Table 1 The highest and lowest offshoreable distant occupation

Comments: ‘Shares offshore’ refers to U.S. contract shares where the employee is located outside the United States.

The comment is final

Our research has had a profound effect on how the emergence of remote work could affect wages around the world. First, distance wages are more equal than local wages across the country, but wage gaps across locations are still large. Second, local currencies have higher pass-through wages than exchange rates in countries other than the United States. These two phenomena are strikingly similar to the results obtained in the literature which looks at the prices of tradable goods, suggesting that remote work could potentially consolidate the service market in the same way that commercialized goods markets tend to globalize. Finally, our offshoreability measurement highlights the fact that whether a task is performed remotely is an incomplete proxy for whether a task can be easily offshore. Future work on how to measure offshoreability should take this difference into account.

References

Autor, DH, D Dorn and GH Hanson (2013), “The China Syndrome: The Impact of Local Labor Markets on Import Competition in the US”, American Economic Review 103 (6): 2121–68.

Autor, DH, D Dorn, and GH Hanson (2016), “The China Shock: Learning for Big Changes in Trade from Labor Market Coordination”, Annual review of the economy 8: 205–40.

Baldwin, R. (2019), The Rise of Globotics: Globalization, Robotics and the Future of Jobs, Oxford University Press.

Baldwin, R, and R Forslid (2020), “Covid-19, globotics, and development”, VoxEU.org, 16 July.

Blinder, AS, and AB Krueger (2013), “Alternative Measures of Offshoreability: A Survey Method”, Journal of Labor Economics 31 (S1): 97-128.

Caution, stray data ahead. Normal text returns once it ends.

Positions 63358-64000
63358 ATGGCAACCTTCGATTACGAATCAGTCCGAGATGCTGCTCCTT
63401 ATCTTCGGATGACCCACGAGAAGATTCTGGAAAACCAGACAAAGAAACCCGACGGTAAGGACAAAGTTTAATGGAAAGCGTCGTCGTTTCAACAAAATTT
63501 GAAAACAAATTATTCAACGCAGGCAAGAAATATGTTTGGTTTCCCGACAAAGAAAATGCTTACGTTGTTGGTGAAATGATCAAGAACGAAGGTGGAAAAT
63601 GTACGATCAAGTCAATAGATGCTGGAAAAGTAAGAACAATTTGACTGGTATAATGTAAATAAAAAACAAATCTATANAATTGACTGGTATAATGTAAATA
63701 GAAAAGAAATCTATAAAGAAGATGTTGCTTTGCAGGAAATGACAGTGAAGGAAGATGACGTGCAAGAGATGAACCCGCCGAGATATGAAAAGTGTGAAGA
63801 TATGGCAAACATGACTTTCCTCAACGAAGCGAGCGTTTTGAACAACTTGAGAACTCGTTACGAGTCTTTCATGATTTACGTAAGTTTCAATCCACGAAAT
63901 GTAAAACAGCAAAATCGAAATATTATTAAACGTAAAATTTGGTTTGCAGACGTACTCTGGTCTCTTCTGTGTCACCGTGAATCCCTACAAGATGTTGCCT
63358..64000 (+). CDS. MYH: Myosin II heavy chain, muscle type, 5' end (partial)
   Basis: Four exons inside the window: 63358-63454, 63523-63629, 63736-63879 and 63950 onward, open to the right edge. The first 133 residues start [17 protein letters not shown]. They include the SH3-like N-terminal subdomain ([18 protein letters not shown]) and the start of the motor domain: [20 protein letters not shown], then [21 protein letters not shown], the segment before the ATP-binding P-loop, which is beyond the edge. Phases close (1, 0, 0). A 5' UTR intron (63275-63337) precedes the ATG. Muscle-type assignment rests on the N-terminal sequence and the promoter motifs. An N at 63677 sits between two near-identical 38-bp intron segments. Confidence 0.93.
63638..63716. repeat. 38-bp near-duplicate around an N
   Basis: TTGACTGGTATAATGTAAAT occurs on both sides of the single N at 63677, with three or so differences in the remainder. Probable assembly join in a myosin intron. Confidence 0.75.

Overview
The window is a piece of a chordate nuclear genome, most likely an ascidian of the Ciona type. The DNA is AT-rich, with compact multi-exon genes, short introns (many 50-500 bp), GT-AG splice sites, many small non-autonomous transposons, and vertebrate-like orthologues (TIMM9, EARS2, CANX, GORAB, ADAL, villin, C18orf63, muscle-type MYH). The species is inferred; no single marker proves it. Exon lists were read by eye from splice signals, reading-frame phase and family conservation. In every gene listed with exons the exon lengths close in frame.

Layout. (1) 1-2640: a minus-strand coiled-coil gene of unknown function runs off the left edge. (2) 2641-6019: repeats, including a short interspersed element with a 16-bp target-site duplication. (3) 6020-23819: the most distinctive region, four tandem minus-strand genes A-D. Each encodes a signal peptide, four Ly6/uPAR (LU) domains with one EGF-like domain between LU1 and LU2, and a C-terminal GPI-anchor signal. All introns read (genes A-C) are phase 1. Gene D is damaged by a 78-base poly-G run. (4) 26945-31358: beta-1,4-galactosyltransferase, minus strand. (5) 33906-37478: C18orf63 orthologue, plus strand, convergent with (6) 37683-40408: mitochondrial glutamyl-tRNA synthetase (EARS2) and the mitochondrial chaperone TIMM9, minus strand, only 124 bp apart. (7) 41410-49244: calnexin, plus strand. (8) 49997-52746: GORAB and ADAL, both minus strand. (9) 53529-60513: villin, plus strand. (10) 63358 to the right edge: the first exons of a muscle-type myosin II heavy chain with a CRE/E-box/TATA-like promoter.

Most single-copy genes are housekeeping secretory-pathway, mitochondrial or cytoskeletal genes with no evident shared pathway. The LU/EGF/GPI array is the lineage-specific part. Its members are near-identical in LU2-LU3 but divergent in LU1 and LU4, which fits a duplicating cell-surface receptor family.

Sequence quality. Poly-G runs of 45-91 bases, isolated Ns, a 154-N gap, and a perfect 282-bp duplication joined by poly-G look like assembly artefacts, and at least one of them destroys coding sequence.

Borjas, GJ (2014), Immigration economyHarvard University Press.

Brinatti, A, A Cavallo, J Cravino and A Drenik (2021), “International Value of Distance Work”, NBER Working Paper 29437.

Burstein, AT, and G Gopinath (2015), “International Prices and Exchange Rates”, K Rogoff, E Helpman and G Gopinath (eds.), Handbook of the International Economy, Volume. 4, Elsevier.

Card, D, and G. Perry (2016), “The Migration Economy: A Review Essay by George J. Borges”Journal of Economic Literature 54 (4): 1333–49.

Feenstra, RC, and GH Hanson (2003), “Global Product Sharing and Growing Inequality: A Survey of Trade and Wages”, in Handbook of international tradeJohn Wiley & Sons.

Goldberg, PK, and N Pavcnik (2007), “The Impact of Globalization Distribution in Developing Countries”, Journal of Economic Literature 45 (1): 39-82.

Hummels, D, R Jørgensen, J Munch and C Xiang (2011), “Offshoring, inequality, and the value of college degrees”, VoxEU.org, 10 December.

International Labor Organization (ILO) (2021), Global Employment and Social Vision 2021: The Role of Digital Labor Platform in Transforming the Work World.